Seeking consensus on Brexit is hard to do

Decisions made in Parliament next week will change the course of history, and I am well aware of the strength of feeling on all sides and the weight of that responsibility.

I have always said that I want to act in the best interests of High Peak, and to bear in mind the views of constituents, especially when it comes to Brexit.

That’s not easy when there are very differing views. I’d like to thank all constituents who contacted me: over 5,000 emails and 1,600 detailed survey responses; while hundreds attended my public meetings.

When I conducted a Brexit survey in the spring, there was very little shift in opinion.

Now we can see what the ‘best deal we can get from Europe’ looks like, there is definitely a change.  Of the three options before us: leaving the EU on Theresa May’s deal, leaving with no deal, or seeking reform within the EU, the government’s deal is the least popular, with only 5% support.

That’s not surprising. Leave supporters feel it ties us too closely to a customs union to preserve a fluid border in Ireland.  Remain voters feel it gives no guarantees about our future relationship with the EU.

Local companies at my Business Summit were concerned that it is simply a stop-gap, with all the important long-term decisions left for future negotiations, meaning years of uncertainty.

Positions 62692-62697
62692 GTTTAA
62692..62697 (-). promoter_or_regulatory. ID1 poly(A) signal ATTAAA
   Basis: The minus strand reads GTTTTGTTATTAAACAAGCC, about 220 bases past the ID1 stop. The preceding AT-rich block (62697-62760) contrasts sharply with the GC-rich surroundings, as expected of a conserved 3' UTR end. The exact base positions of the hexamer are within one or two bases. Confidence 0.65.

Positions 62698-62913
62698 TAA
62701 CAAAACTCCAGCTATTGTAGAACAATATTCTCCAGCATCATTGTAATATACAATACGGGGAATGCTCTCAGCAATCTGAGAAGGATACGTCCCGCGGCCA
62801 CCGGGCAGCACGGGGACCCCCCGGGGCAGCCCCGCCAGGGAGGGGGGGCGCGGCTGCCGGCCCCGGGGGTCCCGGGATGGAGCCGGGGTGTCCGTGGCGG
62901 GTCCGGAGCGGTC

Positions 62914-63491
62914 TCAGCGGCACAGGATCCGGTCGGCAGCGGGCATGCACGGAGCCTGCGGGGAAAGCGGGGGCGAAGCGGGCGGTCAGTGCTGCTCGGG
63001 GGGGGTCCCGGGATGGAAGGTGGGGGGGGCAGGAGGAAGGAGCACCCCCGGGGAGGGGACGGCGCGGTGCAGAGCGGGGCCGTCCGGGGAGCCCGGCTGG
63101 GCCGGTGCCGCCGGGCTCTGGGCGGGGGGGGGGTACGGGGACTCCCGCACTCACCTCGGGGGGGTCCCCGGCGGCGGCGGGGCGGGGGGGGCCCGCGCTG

I will therefore be voting against Theresa May’s deal, but if it is voted down, Parliament needs to find a way forward.

Earlier this year there was little appetite for a second referendum – not surprising given the divisiveness of the 2016 campaign, and most preferred Parliament to agree the deal.  But now, 59% of respondents would like a further referendum before the UK agrees any deal with the EU.

There has also been a change in how people would vote.  Earlier this year, only 1% of people who voted to Leave the EU in 2016 wanted to remain in the EU, whereas now 17% would prefer to.  In comparison, just 4% of Remain voters have changed their mind.

I have said that if ‘the best deal we can get’ is not acceptable to Parliament, then the people should be consulted on the way forward.

Whatever happens, we will all have to accept some compromise.  But there seems to be a clear direction of views in High Peak and that is incredibly useful when I am just one person, seeking to represent over 80,000 constituents.

Whether you agree with me or not, please continue to let me know your views. I am trying my best to help find a route through this incredibly difficult situation that will make such a difference to us all.